5. Enhance Your Handshake

In the article, “An Anthropology of the Handshake,” University of Copenhagen social anthropology professor Bjarke Oxlund assessed the future of handshaking in wake of the Covid-19 pandemic:[8]

“Handshakes not only vary in function and meaning but do so according to social context, situation and scale. . . a public discussion should ensue on the advantages and disadvantages of holding on to the tradition of shaking hands as the conventional gesture of greeting and leave-taking in a variety of circumstances.”

It’s too early to determine some of the ways in which Covid-19 has permanently changed our social norms and professional etiquette standards, but it’s reasonable to assume that handshaking may retain its importance in American society even after this pandemic. To practice more confident body language in the meantime, the video on the science of the perfect handshake below explains what you need to know.

6. Complement Your Verbals With Hand Gestures

As you know by now, confident communication involves so much more than simply smiling more or sounding like you know what you’re talking about. What you do with your hands can be particularly influential in how others perceive you, whether you’re fidgeting with an object, clenching your fists, hiding your hands in your pockets, or calmly gesturing to emphasize important points you’re discussing.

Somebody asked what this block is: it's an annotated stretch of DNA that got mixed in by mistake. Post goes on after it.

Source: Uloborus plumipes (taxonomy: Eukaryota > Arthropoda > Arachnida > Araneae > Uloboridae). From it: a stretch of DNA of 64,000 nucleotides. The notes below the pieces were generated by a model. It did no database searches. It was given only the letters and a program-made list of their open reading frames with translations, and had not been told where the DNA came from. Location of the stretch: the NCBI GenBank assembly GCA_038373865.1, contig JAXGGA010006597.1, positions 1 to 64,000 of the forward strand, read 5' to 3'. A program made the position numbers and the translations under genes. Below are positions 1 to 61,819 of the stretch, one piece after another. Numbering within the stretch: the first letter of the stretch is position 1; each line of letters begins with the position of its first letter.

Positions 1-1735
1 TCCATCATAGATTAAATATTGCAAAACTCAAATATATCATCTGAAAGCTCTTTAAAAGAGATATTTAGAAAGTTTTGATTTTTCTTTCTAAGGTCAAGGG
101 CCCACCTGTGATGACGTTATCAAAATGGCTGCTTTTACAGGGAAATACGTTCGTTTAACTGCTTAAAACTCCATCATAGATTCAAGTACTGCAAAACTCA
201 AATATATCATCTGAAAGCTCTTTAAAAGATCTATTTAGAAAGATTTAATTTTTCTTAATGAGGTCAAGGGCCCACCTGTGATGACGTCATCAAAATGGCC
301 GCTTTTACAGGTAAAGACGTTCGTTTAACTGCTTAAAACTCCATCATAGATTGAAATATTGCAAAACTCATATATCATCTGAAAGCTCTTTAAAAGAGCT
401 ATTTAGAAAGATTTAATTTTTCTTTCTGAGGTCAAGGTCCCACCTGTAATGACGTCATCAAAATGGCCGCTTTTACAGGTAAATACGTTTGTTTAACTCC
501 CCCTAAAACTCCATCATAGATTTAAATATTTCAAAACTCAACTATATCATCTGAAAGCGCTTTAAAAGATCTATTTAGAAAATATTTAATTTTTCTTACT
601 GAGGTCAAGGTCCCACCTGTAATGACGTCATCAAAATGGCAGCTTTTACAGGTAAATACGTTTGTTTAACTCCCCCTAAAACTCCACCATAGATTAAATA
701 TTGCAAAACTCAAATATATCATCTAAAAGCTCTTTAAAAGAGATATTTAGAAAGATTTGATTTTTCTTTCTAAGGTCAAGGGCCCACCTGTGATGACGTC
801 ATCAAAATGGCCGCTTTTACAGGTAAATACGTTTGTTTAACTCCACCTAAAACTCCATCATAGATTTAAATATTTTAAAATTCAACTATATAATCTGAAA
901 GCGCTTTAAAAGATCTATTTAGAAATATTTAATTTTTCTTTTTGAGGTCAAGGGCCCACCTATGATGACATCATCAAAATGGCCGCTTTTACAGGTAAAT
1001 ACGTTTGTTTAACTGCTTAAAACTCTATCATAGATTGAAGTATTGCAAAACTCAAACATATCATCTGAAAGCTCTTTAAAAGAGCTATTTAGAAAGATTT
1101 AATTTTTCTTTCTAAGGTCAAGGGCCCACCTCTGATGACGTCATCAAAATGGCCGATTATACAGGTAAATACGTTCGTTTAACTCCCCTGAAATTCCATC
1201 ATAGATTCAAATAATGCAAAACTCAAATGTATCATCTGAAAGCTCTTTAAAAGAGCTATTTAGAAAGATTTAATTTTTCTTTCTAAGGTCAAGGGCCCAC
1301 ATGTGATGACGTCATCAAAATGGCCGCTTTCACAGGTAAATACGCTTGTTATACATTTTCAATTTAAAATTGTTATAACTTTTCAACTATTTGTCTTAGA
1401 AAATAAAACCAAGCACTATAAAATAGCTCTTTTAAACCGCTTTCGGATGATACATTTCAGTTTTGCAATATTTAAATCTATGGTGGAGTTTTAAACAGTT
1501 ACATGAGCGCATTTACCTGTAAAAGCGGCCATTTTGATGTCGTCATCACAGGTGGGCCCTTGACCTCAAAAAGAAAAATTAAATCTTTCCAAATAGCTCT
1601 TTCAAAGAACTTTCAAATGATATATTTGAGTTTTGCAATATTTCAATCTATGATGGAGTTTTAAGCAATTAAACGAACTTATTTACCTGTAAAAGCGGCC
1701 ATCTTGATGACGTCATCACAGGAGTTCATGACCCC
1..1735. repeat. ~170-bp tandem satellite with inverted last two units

Social psychology researchers have found that “iconic gestures”—hand movements that appear to be meaningfully related to the speaker’s verbal content—can have profound impacts on listeners’ information retention. In other words, people are more likely to engage with you and remember more of what you said when you speak with complementary hand gestures instead of just your voice.[9]

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Further research on hand gestures has shown that even your choice of the left or right hand for gesturing can influence your ability to clearly convey information to listeners, which supports the notion that more confident body language is readily achievable through greater self-awareness and deliberate nonverbal actions.[10]

Final Takeaways

Developing better posture, enhancing your facial expressiveness, and practicing hand gestures can vastly improve your communication with other people. At first, it will be challenging to consciously practice nonverbal behaviors that many of us are accustomed to performing daily without thinking about them.

If you ever feel discouraged, however, remember that there’s no downside to consistently putting in just a little more time and effort to increase your bodily awareness. With the tips and strategies above, you’ll be well on your way to embracing more confident body language and amplifying others’ perceptions of you in no time.

More Tips on How to Develop a Confident Body Language

Featured photo credit: Maria Lupan via unsplash.com

Reference